Bronchopleural fistula (BPF) is a severe and often dramatic complication after lung resection. Although the incidence is dropped over the last years reaching near to 4%, it remains a challenging situation for thoracic surgeons (1). The treatment can include several strategies, ranging from “wait and see” policy, medical therapy, redo surgery and endobronchial devices deployment. Recently, devices designed for closure of cardiac defects have been successfully used to repair BPF (2). We report a case of a patient with a late BPF successfully treated with atrial septal occluder after several failed attempts with conventional techniques.
A 74-year-old woman with a history of breast and bowel cancer underwent right lower lobectomy for a lung cancer. Previous cancers were treated with surgery and adjuvant radiotherapy (breast) and chemotherapy (bowel); after radiotherapy she developed a large right fibrothorax (Figure 1A white arrows) and consequently to chemotherapy her body mass index (BMI) decreased. At preoperative computed tomography (CT) scan diffuse bronchial calcifications (Figure 1B white arrows) were also detected and at surgery the closure of bronchial stump resulted very hard and it was distally performed; however at the end of operation no air leakage from bronchial stump was observed. The postoperative course was characterized by prolonged parenchymal air leaks and not complete re-expansion of lung; however, bronchoscopy didn’t show any signs of BPF and patient was discharged after 15 days with Heimlich valve and the drainage was removed in 26th postoperative day. After one year the patient presented low degrees of fever, metallic taste and muco-purulent expectoration. A CT scan showed a purulent encapsulated pleural effusion and bronchoscopy showed a minimal fistula in a subsegment of right lower bronchial stump. Under CT vision a pleural drainage was inserted to clean the cavity and, through fiber bronchoscopy, fibrin glue was placed to occlude the BPF, with success. The patient remained asymptomatic for another one year and half when she presented again signs of infection. At bronchoscopy the BPF was larger (Figure 1C) and the cavity in the pleural space full of purulent fluid. She newly underwent drainage of cavity and bronchoscopic insertion of fibrin glue; however the dimension and the rigidity of fistula due to calcifications didn’t allow its closure. We tried to insert a one-way valve in the fistula (Figure 1D), but the patient expectorated it after 12 hours. According to recent publications about BPF closure with atrial septal occluder we decided to try this strategy. Under deep sedation, the patient underwent rigid bronchoscopy and, under direct and fluoroscopic view, the device (Figulla Flex II, Occlutech) was correctly delivered and placed. At bronchoscopy and CT scan control (Figure 1E,F, white arrows) performed the day after, BPF was completely closed and the patient was successfully discharged. She remained asymptomatic for two years when she died because of recurrence of breast cancer.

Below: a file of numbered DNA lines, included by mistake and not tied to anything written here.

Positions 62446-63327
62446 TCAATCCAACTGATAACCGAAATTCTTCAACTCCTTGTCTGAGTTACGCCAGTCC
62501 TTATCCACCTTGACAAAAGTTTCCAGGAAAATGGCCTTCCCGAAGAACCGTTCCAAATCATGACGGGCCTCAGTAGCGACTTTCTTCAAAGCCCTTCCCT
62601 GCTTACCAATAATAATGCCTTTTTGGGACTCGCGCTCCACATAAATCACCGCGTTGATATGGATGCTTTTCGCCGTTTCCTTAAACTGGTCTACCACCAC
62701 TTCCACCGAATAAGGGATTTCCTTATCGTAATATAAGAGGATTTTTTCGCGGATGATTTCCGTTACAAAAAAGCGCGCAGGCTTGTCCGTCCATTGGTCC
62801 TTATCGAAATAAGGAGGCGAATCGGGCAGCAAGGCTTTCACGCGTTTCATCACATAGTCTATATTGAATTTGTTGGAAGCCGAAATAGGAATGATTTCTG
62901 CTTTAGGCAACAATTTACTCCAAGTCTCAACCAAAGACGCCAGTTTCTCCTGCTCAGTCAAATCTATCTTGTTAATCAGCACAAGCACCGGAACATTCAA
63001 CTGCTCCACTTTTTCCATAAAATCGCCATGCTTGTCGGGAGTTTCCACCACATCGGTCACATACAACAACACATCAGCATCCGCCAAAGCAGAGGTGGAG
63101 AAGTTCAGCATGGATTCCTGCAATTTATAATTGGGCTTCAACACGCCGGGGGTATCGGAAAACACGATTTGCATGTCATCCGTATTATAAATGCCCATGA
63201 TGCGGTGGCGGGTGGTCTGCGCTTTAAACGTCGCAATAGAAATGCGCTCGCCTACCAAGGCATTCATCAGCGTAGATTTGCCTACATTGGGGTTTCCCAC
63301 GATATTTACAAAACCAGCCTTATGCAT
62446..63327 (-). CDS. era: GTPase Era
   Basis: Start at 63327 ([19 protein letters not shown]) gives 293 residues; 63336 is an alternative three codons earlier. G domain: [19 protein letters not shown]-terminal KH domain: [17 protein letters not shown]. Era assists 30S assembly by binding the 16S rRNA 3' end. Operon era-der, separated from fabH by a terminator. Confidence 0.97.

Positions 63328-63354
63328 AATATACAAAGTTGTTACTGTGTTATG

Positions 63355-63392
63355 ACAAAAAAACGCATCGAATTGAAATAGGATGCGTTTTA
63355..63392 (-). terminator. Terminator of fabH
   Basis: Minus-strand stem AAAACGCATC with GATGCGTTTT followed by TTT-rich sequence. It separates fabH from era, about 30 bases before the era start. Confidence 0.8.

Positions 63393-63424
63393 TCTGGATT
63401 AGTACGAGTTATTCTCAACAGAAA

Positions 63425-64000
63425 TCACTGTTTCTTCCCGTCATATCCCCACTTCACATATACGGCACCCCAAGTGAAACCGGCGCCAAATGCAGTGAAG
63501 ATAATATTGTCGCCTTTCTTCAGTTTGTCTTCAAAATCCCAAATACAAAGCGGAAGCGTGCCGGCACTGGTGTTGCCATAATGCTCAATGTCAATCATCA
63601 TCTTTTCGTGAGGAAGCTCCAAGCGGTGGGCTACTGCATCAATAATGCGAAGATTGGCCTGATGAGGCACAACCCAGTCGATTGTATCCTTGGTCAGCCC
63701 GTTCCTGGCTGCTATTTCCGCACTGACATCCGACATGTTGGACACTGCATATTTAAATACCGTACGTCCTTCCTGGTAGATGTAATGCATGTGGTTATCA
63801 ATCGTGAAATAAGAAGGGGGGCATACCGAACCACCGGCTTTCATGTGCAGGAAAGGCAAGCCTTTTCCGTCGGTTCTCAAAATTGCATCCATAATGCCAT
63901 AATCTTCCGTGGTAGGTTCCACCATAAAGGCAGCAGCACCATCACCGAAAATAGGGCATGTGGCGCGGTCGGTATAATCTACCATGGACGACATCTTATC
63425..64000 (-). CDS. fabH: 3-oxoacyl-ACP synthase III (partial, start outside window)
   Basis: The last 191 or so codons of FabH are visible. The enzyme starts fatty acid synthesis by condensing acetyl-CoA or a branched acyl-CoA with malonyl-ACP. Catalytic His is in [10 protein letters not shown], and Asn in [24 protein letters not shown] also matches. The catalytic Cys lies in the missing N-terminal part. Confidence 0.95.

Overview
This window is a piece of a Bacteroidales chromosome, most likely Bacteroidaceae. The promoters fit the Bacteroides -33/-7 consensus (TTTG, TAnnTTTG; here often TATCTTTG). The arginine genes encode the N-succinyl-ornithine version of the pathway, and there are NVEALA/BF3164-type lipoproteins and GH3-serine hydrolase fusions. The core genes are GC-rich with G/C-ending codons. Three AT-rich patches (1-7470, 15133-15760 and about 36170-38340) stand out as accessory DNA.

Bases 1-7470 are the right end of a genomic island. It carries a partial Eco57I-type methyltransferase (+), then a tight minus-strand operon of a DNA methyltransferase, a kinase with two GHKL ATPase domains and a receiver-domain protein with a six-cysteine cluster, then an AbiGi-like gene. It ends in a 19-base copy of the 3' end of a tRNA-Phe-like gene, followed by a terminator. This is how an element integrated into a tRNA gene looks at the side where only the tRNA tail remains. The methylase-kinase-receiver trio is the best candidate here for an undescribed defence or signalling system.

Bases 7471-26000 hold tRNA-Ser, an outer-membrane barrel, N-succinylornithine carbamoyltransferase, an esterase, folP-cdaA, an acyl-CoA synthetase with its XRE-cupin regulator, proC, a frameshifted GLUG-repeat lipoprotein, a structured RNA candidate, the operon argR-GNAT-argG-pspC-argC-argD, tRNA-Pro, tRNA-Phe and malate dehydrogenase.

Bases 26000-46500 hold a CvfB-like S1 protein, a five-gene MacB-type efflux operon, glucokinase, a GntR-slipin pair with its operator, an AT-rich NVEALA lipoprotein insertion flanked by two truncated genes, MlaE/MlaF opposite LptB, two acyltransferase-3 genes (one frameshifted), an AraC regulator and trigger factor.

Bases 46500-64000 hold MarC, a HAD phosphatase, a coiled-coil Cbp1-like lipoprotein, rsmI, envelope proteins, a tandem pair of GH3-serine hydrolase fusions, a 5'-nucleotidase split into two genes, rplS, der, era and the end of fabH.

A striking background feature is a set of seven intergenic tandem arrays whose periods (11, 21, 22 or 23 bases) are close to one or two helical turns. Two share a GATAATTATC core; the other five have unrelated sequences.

BPF is a rare but often severe complication after major pulmonary resections. Several risk factors have been reported to increase the risk of BPF as administration of induction and adjuvant chemo-radiotherapy, diabetes, impaired BMI, infections, postoperative mechanical ventilation (3). Surgery remains the gold standard treatment in case of massive early BPF and to treat the infective complications in late presentation. Also several endoscopic techniques as administration of fibrin glues, sealants, silver nitrate and albumin, staminal cells and placement of covered stents and endobronchial valves have been proposed with different degree of success (4). Recently, it has been implemented the use of devices designed to treat atrial septal defects to occlude BPF (5) but, differently from our case, in particular after pneumonectomy and in early postoperative period.
Conflicts of Interest: Dr. Federico Venuta serves as an unpaid editorial board member of Current Challenges in Thoracic Surgery from Mar 2019 to Mar 2021. The authors have no conflicts of interest to declare.
Ethical Statement: The authors are accountable for all aspects of the work in ensuring that questions related to the accuracy or integrity of any part of the work are appropriately investigated and resolved. Written informed consent was obtained from the patient for publication of this manuscript and any accompanying images.
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Cite this article as: Poggi C, Diso D, Tanzilli G, Venuta F, Anile M. Closure of late bronchopleural fistula with atrial septal occluder. Curr Chall Thorac Surg 2019;1:12.